Team:UiOslo Norway/Basic Part

Basic parts

BBa_K2711000 - Glucanase

Source: Cellulosimicrobium cellulans

β-Glucan is a water-soluble polysaccharide that consists of glucose units. In yeast cell walls, glucose monomers are linked in a branched structure via β-(1→3) and β-(1→6) glycosidic bonds [1]. β-1,3-Glucanases (EC and EC catalyze the hydrolysis of glucans containing β-1,3-linked glucose monomers, one of the most abundant polysaccharides present in the yeast cell wall [2]. Bacterial endo-1,3-β-glucanases catalyze the hydrolysis of (1 → 3)-beta-D-glucosidic linkages in (1 → 3)-beta-D-glucans. These enzymes have a β-sandwich architecture and belong to the glycoside hydrolase family 16 (GH16) [3].

The UiOslo_Norway 2018 team used the sequence of endo-1,3-β-glucanase from Cellulosimicrobium cellulans (previously knows as Arthrobacter Luteus) to enable targeted lysis of yeast cells. This glucanase is also used in the commercially available product Zymolyase, among other components, which is a lytic enzyme for the digestion of yeast cell wall glucan. In our case we wanted to specifically lyse Candida albicans cells in a vaginal sample which will also contain for example bacteria and skin cells. The glucanase was synthesized by IDT after the sequence was codon optimized.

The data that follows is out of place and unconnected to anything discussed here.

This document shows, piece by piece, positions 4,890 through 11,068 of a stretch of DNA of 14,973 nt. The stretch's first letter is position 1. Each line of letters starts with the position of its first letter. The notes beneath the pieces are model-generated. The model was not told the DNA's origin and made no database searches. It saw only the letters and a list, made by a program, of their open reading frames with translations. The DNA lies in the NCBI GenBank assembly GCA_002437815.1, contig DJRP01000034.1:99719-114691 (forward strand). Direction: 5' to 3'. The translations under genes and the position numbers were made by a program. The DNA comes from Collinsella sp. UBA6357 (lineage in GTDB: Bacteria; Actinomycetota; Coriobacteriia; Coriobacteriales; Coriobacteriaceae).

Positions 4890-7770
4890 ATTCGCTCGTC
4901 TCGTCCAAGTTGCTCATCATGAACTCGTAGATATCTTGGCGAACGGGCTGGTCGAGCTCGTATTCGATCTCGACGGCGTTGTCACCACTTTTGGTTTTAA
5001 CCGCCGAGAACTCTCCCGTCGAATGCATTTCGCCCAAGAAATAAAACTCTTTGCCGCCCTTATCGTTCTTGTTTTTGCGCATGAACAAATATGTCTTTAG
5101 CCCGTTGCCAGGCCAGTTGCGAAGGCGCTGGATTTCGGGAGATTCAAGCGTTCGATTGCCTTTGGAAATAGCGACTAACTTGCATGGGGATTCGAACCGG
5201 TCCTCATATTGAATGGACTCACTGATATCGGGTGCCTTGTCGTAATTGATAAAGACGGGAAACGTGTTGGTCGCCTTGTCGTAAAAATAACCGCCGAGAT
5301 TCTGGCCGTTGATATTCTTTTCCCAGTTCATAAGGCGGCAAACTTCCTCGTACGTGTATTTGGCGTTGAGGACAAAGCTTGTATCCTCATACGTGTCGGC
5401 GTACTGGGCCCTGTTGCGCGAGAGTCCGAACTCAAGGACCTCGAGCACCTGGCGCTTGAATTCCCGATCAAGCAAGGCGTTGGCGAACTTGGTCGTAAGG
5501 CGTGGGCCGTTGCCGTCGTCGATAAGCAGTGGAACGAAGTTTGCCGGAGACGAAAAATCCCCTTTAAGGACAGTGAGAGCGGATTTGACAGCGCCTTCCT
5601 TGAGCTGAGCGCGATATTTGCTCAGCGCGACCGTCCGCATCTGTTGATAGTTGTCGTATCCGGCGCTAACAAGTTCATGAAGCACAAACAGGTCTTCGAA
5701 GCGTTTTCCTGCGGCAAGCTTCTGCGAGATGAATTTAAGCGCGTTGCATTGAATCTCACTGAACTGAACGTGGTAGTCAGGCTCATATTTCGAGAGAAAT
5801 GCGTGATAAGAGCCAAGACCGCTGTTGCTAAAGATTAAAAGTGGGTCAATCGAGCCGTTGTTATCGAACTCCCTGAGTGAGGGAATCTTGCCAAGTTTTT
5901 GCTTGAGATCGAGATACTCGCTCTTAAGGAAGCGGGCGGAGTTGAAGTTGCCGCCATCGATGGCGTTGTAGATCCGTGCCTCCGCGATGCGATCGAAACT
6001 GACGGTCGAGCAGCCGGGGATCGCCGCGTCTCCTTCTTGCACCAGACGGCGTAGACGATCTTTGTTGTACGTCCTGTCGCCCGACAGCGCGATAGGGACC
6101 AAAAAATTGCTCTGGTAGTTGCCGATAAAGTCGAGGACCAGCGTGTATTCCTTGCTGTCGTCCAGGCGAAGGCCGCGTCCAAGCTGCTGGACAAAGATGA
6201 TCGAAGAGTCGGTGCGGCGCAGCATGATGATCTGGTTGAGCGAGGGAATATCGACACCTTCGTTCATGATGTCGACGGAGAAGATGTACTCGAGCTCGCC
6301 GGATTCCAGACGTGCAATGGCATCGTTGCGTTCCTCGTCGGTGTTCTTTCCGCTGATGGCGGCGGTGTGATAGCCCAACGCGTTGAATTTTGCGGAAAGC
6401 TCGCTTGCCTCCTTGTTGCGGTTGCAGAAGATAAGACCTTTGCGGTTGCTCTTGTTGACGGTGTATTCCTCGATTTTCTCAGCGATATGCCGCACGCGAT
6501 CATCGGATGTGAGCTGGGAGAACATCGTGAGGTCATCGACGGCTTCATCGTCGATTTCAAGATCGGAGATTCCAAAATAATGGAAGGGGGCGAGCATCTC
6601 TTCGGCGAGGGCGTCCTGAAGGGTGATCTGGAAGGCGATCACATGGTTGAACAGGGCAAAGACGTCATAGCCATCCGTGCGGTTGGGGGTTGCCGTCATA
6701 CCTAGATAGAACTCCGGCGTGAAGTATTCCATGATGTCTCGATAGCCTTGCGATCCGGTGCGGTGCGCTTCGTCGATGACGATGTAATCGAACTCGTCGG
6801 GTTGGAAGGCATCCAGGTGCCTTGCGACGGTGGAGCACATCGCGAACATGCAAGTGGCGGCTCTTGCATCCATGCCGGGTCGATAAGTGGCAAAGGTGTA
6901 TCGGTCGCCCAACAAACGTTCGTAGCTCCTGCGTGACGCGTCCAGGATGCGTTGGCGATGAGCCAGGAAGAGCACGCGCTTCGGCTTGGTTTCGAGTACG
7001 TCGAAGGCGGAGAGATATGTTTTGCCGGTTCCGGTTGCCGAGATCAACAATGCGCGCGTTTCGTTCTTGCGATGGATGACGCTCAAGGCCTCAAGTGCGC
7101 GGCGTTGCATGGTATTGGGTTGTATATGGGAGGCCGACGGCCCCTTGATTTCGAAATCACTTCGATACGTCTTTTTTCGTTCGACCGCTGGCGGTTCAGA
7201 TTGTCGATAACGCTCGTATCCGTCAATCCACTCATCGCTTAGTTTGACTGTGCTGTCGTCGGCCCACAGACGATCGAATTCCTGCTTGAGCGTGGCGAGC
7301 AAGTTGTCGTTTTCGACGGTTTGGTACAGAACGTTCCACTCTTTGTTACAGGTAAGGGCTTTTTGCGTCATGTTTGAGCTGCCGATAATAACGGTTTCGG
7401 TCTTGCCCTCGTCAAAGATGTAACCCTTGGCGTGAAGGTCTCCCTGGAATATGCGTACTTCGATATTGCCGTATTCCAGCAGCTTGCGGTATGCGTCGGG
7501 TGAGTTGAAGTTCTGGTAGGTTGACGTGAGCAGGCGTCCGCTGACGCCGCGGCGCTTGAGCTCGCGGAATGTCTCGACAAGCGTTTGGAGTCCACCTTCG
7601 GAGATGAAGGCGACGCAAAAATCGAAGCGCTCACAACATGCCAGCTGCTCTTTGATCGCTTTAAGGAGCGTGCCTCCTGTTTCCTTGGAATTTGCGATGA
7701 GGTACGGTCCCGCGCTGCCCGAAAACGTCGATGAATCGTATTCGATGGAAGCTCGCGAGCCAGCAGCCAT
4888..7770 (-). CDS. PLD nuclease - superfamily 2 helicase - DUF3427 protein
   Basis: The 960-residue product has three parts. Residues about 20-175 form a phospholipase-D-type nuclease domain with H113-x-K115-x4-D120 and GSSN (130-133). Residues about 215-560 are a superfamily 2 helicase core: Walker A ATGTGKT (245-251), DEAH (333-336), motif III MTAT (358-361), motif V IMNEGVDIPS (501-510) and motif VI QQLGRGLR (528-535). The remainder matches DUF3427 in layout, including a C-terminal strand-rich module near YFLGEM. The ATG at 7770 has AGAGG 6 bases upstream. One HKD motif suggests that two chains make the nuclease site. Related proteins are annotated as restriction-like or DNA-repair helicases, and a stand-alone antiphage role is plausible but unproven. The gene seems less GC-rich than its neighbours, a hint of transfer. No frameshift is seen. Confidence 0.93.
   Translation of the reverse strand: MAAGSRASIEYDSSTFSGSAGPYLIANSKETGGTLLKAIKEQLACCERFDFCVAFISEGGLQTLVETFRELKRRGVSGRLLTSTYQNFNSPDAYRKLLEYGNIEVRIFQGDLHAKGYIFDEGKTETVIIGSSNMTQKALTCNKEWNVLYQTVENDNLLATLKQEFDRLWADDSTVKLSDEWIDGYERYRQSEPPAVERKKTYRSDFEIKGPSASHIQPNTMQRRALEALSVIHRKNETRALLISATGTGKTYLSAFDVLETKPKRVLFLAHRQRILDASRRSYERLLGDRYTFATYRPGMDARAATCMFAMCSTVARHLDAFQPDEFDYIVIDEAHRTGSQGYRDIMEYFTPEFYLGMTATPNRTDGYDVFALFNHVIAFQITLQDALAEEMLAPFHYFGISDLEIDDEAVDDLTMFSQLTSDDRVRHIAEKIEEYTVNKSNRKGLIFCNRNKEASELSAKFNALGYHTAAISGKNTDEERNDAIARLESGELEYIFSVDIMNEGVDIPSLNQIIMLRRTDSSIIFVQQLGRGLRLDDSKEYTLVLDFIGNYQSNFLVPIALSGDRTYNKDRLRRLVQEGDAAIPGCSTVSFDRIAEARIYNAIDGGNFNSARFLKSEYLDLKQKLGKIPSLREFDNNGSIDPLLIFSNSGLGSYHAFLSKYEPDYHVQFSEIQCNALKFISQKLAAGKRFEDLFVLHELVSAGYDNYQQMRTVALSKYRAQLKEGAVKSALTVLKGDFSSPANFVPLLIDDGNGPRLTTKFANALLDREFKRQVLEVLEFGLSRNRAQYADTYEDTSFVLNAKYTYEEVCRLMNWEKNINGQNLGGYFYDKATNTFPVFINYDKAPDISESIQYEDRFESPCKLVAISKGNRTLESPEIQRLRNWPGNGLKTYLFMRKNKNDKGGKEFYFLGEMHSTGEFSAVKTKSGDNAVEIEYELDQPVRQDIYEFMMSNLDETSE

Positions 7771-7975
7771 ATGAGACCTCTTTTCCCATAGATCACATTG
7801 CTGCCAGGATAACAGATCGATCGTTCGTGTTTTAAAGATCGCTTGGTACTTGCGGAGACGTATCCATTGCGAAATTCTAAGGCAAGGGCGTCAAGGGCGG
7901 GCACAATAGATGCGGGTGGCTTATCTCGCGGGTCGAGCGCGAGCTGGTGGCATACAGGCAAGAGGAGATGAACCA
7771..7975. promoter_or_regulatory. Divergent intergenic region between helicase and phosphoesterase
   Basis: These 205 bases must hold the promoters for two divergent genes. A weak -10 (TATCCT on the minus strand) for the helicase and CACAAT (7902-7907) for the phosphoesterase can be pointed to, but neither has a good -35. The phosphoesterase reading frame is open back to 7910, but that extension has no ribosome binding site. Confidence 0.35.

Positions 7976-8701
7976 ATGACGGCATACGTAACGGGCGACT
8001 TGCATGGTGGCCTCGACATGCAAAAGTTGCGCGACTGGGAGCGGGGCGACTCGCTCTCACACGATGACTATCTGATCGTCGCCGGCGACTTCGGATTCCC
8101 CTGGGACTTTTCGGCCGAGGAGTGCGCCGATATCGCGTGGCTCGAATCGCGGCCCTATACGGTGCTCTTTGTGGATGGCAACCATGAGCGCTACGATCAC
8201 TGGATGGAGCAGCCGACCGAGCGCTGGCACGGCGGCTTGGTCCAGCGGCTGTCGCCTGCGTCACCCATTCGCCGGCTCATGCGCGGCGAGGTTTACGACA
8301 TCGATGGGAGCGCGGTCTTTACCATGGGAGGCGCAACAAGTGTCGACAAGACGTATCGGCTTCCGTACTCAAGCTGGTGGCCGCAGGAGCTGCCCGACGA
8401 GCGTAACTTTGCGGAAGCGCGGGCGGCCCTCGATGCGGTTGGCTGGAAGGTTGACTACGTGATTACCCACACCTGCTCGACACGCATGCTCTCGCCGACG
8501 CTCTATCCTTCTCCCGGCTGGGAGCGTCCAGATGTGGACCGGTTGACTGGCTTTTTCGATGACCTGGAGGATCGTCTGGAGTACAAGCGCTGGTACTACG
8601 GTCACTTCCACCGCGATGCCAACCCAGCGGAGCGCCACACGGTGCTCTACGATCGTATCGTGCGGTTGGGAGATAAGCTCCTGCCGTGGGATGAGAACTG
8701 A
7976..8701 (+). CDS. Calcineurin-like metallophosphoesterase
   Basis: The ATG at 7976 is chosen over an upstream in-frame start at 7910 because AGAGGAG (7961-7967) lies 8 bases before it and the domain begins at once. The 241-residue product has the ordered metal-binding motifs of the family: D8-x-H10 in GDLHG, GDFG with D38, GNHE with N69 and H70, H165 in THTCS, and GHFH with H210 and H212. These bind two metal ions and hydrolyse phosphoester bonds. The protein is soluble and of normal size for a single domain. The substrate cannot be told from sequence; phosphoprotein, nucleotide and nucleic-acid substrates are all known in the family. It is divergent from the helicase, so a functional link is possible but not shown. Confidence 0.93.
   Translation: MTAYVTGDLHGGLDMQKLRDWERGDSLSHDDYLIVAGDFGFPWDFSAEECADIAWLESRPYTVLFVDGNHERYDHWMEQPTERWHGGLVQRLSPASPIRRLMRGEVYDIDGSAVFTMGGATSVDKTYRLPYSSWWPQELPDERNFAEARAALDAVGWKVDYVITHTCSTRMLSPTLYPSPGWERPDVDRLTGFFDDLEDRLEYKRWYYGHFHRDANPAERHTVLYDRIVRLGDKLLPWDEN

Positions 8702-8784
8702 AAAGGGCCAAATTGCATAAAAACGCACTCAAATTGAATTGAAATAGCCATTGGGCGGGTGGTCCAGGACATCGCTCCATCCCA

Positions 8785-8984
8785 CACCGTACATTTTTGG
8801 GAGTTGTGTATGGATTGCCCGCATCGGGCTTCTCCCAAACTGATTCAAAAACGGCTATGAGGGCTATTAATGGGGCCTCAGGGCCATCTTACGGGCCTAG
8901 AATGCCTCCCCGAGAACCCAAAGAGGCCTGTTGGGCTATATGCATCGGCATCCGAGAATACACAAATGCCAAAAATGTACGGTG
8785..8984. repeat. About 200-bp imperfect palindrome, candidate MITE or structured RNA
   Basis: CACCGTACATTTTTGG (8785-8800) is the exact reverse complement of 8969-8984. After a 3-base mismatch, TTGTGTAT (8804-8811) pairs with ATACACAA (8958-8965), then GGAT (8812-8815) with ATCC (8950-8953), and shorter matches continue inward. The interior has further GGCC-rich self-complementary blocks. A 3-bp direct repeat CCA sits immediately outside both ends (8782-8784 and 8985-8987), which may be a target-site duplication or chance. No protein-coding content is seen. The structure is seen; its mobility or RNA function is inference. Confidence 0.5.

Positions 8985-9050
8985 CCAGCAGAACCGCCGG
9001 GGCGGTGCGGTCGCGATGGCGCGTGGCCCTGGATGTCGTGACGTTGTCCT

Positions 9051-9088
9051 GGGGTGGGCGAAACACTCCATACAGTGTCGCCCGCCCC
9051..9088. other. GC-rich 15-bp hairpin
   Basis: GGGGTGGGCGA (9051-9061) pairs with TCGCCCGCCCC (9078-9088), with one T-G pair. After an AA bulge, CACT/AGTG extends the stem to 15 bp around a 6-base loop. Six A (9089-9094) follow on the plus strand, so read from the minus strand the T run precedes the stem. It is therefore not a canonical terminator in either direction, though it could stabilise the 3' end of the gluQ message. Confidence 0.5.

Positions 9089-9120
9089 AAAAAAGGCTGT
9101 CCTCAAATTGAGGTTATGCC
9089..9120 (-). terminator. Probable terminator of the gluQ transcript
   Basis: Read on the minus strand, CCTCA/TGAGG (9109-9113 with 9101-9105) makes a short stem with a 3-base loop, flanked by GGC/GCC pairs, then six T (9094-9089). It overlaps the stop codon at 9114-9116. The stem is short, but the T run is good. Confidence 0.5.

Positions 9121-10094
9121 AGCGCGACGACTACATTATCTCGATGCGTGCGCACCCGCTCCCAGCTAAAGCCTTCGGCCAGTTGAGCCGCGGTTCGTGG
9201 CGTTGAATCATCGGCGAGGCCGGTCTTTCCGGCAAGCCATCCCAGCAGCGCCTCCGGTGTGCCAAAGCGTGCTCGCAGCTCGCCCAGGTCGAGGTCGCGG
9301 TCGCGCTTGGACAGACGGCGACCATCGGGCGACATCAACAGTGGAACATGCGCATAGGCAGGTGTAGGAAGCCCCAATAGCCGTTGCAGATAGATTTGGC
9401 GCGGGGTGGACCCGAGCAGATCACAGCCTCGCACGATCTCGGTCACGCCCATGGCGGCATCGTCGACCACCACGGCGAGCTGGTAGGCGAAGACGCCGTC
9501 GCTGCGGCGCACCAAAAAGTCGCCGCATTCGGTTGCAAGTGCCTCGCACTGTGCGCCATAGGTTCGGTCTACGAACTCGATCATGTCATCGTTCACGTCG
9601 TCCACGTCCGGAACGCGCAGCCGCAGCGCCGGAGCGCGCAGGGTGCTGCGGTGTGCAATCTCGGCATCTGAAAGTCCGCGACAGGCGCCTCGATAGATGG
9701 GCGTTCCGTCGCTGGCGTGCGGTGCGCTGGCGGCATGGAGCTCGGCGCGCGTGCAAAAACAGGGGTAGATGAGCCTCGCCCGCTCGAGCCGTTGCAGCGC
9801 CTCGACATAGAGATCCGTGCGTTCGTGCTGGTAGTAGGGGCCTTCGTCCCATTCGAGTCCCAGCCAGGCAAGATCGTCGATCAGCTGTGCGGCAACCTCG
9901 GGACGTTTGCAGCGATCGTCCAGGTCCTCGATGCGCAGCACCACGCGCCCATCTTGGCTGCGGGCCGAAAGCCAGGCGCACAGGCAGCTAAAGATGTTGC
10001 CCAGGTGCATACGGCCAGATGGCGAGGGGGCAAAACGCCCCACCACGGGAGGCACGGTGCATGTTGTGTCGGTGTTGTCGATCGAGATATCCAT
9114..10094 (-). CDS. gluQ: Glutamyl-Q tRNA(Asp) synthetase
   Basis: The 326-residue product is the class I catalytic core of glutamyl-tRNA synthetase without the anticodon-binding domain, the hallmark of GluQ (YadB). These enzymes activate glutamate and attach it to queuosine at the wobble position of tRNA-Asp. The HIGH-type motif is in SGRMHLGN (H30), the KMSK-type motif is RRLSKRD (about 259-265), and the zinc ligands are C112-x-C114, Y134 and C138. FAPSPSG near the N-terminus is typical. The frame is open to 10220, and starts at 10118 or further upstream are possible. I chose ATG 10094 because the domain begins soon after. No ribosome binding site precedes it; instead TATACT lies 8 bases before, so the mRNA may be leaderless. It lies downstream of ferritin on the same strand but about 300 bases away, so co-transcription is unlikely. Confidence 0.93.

Glucanase Glucanase vector

A 3D-render of our BioBrick Glucanase. Adapted in Pymol from Oda et al.[3]
Vector generated from the parts registry.

Our glucanase has activity comparable to a 100-1000 fold dilution of commercially available Zymolyase (2000 U/μl). Further details on the activity of our glucanase may be found on our Results.

  1. Deepak Mudgil, in Dietary Fiber for the Prevention of Cardiovascular Disease, 2017
  2. Salazar et al., 2001. Overproduction, Purification, and Characterization of β-1,3- Glucanase Type II in Escherichia coli. Protein Expression and Purification 23, 219–225.
  3. Oda et al., 2017. Structural and thermodynamic characterization of endo-1,3-β-glucanase: Insights into the substrate recognition mechanism. BBA - Proteins and Proteomics 1866 (2018) 415–425.